The lightning talks were quite basic. The most interesting one was given by a former lawyer who now runs IT for a medium sized law firm. Private cloud saves him money because he can now make a direct charge back to a client when they are taking up storage and computing space. This also allows him to keep his infrastructure more managable because they tend to give up resources more readily when there is a direct chargeback as opposed to just general service fees that try to cover this.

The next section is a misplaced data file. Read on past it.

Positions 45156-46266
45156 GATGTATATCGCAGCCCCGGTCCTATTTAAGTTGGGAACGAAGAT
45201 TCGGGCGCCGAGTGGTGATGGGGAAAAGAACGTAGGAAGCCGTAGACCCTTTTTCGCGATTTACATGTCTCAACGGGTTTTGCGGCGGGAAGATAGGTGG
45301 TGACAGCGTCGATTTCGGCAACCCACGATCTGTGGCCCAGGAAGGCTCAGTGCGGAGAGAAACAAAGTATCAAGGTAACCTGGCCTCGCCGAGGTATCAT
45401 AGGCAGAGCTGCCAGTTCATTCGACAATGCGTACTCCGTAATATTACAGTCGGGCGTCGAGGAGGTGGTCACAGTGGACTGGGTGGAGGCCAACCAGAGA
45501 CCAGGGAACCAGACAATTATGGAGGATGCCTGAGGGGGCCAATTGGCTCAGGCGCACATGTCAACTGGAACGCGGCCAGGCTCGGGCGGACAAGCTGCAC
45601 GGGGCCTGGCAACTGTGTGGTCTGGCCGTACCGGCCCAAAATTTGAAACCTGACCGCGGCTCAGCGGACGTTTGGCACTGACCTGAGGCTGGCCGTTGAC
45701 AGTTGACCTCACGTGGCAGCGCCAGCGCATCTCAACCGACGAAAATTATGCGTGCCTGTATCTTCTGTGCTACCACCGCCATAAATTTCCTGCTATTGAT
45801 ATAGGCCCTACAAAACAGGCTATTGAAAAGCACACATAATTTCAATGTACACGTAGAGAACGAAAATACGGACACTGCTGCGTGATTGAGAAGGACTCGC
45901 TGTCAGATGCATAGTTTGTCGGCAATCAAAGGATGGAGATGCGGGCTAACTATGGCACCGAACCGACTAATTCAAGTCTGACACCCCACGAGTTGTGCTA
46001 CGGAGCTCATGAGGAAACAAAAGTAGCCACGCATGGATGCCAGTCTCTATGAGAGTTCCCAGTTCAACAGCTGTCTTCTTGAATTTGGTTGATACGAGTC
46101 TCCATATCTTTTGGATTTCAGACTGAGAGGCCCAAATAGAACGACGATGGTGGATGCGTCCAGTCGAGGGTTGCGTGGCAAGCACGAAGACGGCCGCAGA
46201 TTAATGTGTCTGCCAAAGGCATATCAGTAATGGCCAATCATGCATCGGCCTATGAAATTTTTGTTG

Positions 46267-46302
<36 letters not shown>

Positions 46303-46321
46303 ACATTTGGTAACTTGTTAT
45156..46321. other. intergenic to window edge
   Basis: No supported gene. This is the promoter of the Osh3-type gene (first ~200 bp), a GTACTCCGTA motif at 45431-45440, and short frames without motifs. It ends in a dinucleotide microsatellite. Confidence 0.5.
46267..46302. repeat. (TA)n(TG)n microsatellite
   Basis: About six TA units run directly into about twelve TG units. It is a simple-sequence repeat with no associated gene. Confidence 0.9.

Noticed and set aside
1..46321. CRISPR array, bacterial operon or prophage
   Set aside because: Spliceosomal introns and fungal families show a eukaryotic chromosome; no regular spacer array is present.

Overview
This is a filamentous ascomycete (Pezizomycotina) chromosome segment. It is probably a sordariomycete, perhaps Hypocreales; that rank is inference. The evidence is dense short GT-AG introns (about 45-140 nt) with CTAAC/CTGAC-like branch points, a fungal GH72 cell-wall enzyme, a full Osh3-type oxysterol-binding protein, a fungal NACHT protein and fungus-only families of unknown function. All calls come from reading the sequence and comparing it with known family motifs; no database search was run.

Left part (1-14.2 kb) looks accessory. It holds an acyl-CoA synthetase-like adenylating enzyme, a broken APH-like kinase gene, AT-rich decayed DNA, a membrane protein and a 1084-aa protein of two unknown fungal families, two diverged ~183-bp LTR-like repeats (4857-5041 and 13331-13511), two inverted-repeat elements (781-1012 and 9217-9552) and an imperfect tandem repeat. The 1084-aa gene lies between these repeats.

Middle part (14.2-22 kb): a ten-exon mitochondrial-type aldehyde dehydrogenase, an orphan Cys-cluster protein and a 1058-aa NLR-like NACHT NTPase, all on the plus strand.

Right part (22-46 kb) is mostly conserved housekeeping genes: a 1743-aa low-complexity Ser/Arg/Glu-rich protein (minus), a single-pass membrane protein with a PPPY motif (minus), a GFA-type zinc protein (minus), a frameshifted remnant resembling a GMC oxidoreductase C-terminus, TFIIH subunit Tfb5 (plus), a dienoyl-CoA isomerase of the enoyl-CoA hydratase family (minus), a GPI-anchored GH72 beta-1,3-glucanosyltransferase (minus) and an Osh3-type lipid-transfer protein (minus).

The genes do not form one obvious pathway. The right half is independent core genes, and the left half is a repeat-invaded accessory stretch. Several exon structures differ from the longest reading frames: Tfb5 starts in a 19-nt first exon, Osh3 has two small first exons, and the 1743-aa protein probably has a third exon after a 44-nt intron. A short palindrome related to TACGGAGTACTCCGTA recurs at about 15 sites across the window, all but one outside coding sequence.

There was a breakout session about SQL vs. NoSQL. I joined and was shocked at how dominant the Microsoft representative was. She certainly tried to convince us “this isn’t about SQL Azure, its about SQL vs. NoSQL” but it was pretty much about all the things that suck more than SQL Azure, and about not mentioning anything that might compete directly with it. I brought up things like Drizzle, Cassandra, HDFS, Xeround, MongoDB, and MogileFS. These were all swiftly moved past, and not written on the white board. Her focus was on how SimpleDB differs from Amazon RDS, and how Microsoft Azure has its own key/value/column store for their cloud. The room was overpowered into silence for the most part.. there were about 20 developers and IT manager types in the room and they had no idea how this was going to help them take advantage of IaaS or PaaS clouds. I felt the session was interesting, but ultimately, completely pwned by the Microsoft rep. She ended by showing off 3D effects in their Silverlight based management tool. Anybody impressed deserves what they get, quite honestly.